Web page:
We haven't signed up for MyGallons yet, but it's definitely an idea worth considering because I believe fuel prices are going to increase more before they stabilize.
I loved hearing from all the moms and moms-to-be for the latest Goo Goo Giveway. In my circle of friends, there aren't many other parents, so I don't get to chat much with other mommies who are struggling to balance jobs (work at home and otherwise), managng a household, saving money and raising little cuddlebunnies.
So, I love being able to connect with you through the blog. I think this is a great forum for us to share experiences and advice -- on childrearing, coupon clipping and whatever else strikes our fancy.
Your comments have given me lots of ideas for the blog, so please keep reading to see some of your questions answered in later postings.
But I know you're all just dying to know who won the Gerber Goo Goo Giveaway.
The lucky mommy would be Tami, who said she wanted help "feeding littles cheap , easy, and nearly free!" Well, Tami, I'm here to grant your wish. Two boxes of yummy Gerber fruit purees are on their way to you. I hope you and your little ones enjoy these healthy and free treats!
I'm sorry I don't have enough baby food to share with everyone, but I promise there will be more Goo Goo Giveaways in the very near future. (I'm feeling quite generous lately.)
In case you're wondering how I lucked into so much baby food, it's not because I'm giving away my leftovers. Recently, I was chosen by Gerber to host a House Party for other moms, and they sent me two huge boxes of baby food and cereal. I invited all the moms I knew to a get-together at Starbucks and handled out lots of goodie bags full of food and baby gear.
But even still, I had bunches left, so I decided to give the leftovers away to my loyal blog readers. (Jackson has graduated from baby food to table food. I hear him downstairs now with his daddy talking about eating a Chilly Willy frozen treat!)
If you've never been to or heard of a House Party, I'd encourage you to check out the site. Compaines are exploring new ways to reach out to consumers, and they're recognizing that viral marketing and word-of-mouth goes a long way. So, they invite regular folks like you and me to hold house parties and introduce brands to our friends and families.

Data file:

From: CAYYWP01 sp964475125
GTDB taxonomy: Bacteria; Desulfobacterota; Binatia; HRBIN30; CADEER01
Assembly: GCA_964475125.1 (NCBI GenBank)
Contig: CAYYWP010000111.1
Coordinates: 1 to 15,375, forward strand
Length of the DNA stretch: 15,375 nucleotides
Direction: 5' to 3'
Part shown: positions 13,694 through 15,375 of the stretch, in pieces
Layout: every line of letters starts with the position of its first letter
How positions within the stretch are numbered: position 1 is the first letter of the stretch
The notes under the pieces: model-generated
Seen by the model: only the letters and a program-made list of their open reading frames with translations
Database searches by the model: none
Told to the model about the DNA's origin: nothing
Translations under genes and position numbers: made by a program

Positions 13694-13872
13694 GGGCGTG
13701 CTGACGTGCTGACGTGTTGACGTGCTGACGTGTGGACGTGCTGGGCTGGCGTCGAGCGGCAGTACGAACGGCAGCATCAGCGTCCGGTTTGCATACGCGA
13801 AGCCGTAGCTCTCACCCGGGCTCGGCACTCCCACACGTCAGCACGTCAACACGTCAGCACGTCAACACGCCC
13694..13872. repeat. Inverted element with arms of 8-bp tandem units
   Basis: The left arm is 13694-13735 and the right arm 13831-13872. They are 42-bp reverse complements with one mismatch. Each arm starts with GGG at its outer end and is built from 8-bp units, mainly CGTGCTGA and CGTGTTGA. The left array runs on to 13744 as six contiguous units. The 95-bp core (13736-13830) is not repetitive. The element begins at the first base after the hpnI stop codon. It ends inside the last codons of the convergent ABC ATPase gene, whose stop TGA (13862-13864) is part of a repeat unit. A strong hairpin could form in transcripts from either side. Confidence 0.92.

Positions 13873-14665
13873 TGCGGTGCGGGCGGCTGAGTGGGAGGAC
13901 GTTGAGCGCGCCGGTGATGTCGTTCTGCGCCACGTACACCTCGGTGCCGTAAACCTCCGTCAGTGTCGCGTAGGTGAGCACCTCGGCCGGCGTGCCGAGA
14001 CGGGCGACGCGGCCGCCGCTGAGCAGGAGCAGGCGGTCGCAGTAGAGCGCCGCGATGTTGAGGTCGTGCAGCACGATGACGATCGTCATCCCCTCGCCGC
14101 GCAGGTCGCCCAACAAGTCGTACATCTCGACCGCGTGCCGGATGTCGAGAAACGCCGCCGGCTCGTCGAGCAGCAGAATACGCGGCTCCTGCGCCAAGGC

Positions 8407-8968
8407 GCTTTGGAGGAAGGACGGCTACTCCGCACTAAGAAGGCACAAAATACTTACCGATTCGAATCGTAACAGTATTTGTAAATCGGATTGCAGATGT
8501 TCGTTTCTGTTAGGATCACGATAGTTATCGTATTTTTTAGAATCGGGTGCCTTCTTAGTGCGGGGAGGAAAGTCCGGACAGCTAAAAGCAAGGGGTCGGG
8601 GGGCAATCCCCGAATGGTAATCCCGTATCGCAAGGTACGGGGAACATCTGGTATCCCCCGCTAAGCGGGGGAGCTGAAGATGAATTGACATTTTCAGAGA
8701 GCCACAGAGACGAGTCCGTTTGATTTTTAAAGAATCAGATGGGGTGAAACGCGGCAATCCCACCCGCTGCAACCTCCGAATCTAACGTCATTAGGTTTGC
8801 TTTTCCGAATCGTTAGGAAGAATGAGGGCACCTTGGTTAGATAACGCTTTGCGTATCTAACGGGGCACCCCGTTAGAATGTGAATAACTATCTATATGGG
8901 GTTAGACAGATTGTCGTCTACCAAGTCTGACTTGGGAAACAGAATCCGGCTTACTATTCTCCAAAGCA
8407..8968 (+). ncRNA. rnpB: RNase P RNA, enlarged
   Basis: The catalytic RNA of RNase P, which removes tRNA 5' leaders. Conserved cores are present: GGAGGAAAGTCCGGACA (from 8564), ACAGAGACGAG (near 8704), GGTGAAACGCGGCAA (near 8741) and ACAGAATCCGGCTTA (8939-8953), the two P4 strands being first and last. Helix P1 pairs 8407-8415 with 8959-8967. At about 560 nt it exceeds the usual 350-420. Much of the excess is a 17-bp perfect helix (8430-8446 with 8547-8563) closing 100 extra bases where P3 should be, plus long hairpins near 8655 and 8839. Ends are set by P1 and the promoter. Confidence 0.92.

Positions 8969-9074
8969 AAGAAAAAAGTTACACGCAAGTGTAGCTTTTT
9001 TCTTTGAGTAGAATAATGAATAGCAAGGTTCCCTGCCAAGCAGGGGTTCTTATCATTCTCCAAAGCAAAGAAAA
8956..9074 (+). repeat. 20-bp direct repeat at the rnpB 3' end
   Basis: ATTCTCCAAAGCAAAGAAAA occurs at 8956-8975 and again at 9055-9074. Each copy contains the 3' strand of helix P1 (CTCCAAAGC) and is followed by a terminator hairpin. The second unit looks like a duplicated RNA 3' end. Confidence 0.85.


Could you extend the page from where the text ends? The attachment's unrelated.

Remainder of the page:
There's no fee to hold a house party, and it's a great opportunity to get some free products for yourself and your friends. And I've always found that a party is a great excuse to get the house in tip-top shape. So, I like to host a get-together every few months.
Competition to host a House Party can be fierce, but if you fit the company's demographic profile, you may be selected to tout one of your favorite brands or products. Upcoming house parties will spotlight products from Gerber, Grey Poupon, Fisher Price, TNT, Better Homes & Gardens and Barbie.
Check it out, and if you're selected to host a House Party, be sure to send me an invitation. (Guests can attend virtually or in person!)
Monday, July 7, 2008
We always seem to have so many household projects looming over us.
Last weekend, we did a major clean out of our garage, organized the things we store in there, and posted some unwanted household items for sale on Craigslist.
This week, I'm hoping to do some cleaning out in the office and get some family photos hung throughout. And I'd like to take down the crib and buy some bookcases for Jackson's room. And clean the carpet in the bedroom, where the dog has had a few middle-of-the-night accidents.
With all these home improvements on our to-do list, it seems that we're always running to Home Depot to pick up something or other. So, I was happy to find this 10 percent off coupon from Home Depot.
I know the coupon says Home Depot Moving, but trust me, you don't have to be planning a move to sign up for this deal. Just register at the site, and they'll send you a coupon for 10 percent off an in-store purchase.